Building Courage and Resilience in Times of Uncertainty

By Anabel Dumlao
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A take on resilience

There are several definitions of resilience out there. The simplest one I found is that it is the ability to rise again after we fall. And we will fall. One of my favorite humans, Brené Brown, claims that if we are brave enough, often enough, we will fall. I find this hard to come to terms with. If you’ve tried to avoid falling as hard as I’ve tried, and the pandemic has brought you, your team or your business (or all three), to the edge of a cliff or over it – then you might want to read on.  The need to be building courage and resilience in times of uncertainty is stronger than ever.

I would like to look at resilience under a different lens. As a lover of metaphors, I prefer this definition from Cambridge Dictionary:  the ability of a substance to return to its usual shape after being bent, stretched or pressed.

What is our ‘usual shape?’ For me, it’s a triangle. At Axialent we depict the key to sustainable, extraordinary results through a triangle. I don’t think it’s by chance. The triangle is the only polygon that preserves its nature even when it is bent, stretched or pressed. In construction, it is the strongest shape.

The 3 dimensions of resilience

Building Courage and Resilience in Times of Uncertainty: Axialent's 3 dimensions of success

Each point of this triangle represents one of three dimensions of success, and I believe they serve as waypoints on the road to resilience.

  • The ‘It’ dimension represents the task. It is the business results, such as profitability, revenue or market share. The ‘It’ is a prerequisite for survival of any business.
  • Companies achieve results through the contribution of their people. The ‘I’ dimension reminds us that individuals need to be at their best to contribute to a firm’s success. As obvious as this may sound, our experience is that this dimension is often neglected during ‘business as usual.’
  • Just as important as individual wellbeing and engagement is the ‘We’ dimension. How groups collaborate, work as teams and foster healthy interpersonal relationships are also at the heart of a company’s success.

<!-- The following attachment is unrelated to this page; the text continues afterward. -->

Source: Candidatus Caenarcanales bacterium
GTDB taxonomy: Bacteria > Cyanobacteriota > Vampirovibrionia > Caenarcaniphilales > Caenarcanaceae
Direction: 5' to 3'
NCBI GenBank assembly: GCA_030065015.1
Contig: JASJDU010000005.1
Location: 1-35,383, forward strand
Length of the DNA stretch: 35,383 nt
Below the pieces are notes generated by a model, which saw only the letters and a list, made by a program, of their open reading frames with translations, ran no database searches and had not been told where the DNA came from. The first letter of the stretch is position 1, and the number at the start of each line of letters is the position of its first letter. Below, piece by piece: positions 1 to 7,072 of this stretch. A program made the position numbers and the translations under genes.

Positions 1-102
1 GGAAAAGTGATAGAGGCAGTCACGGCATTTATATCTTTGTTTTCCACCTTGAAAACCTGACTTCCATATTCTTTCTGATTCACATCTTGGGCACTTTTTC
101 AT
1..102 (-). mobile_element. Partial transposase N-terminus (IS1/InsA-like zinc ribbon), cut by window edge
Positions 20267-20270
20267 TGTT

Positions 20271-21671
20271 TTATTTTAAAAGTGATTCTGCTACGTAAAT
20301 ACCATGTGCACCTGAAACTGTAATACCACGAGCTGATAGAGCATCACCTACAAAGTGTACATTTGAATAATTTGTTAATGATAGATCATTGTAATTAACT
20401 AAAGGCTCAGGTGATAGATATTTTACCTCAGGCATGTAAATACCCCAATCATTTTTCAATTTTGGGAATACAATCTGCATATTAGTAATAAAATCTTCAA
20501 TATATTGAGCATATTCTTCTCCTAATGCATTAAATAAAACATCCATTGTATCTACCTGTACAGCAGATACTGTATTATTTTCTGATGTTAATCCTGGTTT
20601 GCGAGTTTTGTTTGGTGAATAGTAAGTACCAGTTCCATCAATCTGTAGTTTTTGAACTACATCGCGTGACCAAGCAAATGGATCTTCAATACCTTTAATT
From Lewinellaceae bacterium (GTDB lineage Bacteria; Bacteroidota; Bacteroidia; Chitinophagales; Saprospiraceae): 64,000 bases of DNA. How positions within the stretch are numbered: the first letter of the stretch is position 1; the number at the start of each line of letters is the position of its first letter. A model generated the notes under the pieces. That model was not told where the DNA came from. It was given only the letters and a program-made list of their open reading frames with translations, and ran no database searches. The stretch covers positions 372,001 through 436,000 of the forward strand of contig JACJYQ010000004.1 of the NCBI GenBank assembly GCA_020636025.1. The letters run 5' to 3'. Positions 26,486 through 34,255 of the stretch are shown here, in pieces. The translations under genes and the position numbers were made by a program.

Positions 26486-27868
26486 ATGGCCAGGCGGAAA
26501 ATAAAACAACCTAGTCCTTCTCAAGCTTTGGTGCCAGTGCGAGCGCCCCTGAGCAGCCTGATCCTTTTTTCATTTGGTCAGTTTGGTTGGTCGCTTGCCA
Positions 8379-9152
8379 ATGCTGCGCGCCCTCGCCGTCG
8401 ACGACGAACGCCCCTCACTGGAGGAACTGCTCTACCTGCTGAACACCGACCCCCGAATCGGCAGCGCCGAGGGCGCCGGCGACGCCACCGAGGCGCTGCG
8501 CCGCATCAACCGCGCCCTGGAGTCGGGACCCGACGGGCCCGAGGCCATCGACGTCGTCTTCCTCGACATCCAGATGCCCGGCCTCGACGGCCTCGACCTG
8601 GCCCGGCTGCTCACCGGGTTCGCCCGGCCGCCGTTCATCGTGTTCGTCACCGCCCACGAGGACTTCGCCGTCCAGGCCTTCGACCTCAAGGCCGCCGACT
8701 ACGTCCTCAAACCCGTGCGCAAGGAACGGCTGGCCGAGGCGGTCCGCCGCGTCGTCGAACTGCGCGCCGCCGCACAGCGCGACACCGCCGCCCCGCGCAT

The pandemic has stretched this triangle for many organizations. In the past months, the ‘It’ was hijacked by what I consider a ‘hyper-VUCA’ situation. Volatility, uncertainty, complexity and ambiguity have stretched their bounds. And in the midst of that, the ‘I’ came into the foreground. We’ve all witnessed companies putting the safety and the health of their people – workers, customers, and business partners – first. Although it may seem that they had no choice, this was a choice.

Covid-19 brought a hunger and thirst to connect. The lockdown made us rename ‘social distancing’ to ‘physical distancing’. No way was a virus going to sever human connection. Clients have approached us seeking our advice on how to build healthy connection at a distance, because the spontaneous reaction had turned Zoom-fatigue into a ‘thing’.

This pandemic is also causing undeniable economic turmoil. Figuring out what the new normal will look like is taking up business leaders’ bandwidth today, as they learn to become ambidextrous if they aren’t already: one hand on the short-term survival gear, and the other on the medium-term headlight switches.

Building Courage and Resilience in Times of Uncertainty: Resilient kids

Building Courage and Resilience in Times of Uncertainty

If there is no guarantee as to what the new normal is going to be and the only guarantee is that if we show up courageously in life and in business we will fall, then how can we build the courage to step into this challenge? For me, the answer is by learning to recover the triangle.

  1. On the ‘I’ dimension, first grant yourself permission to not be okay – and then do something about it. I invite you to think of your wellbeing as a responsibility to yourself and to others. Take care of yourself first, so you can be of service to yourself and others. The recommendation to don your own oxygen mask before assisting others who need your help is the perfect example of this.
  2. On the ‘We’ dimension, avoid the pendulum effect. From zero connection to never-ending conference calls and back, neither extremes are sustainable. Consider setting an intention of how you will connect with the people you care about, including colleagues that you used to bump into around the office that you no longer interact with. Tap into your reservoir of creativity to think of other channels of communication. Don’t just default to back-to-back calls.
  3. On the ‘It’ dimension, what if you choose the new normal that you want to see emerge? The one that inspires you to do great things in the world through your business. I encourage you to focus on the handful of things you can do in order to achieve that. It makes me feel more empowered, and it might just do the same for you. I believe it is far more effective than dwelling in helplessness waiting for the new normal to ‘happen to me’.

Conclusion

This is not a matter of balance. It’s not 33.33 period % of each. This is a matter of harmony. You will have built resilience when, at any time this triangle is bent, or stretched, or pressed – you still find a way to recover the triangle you want for yourself, your relationships and your business.

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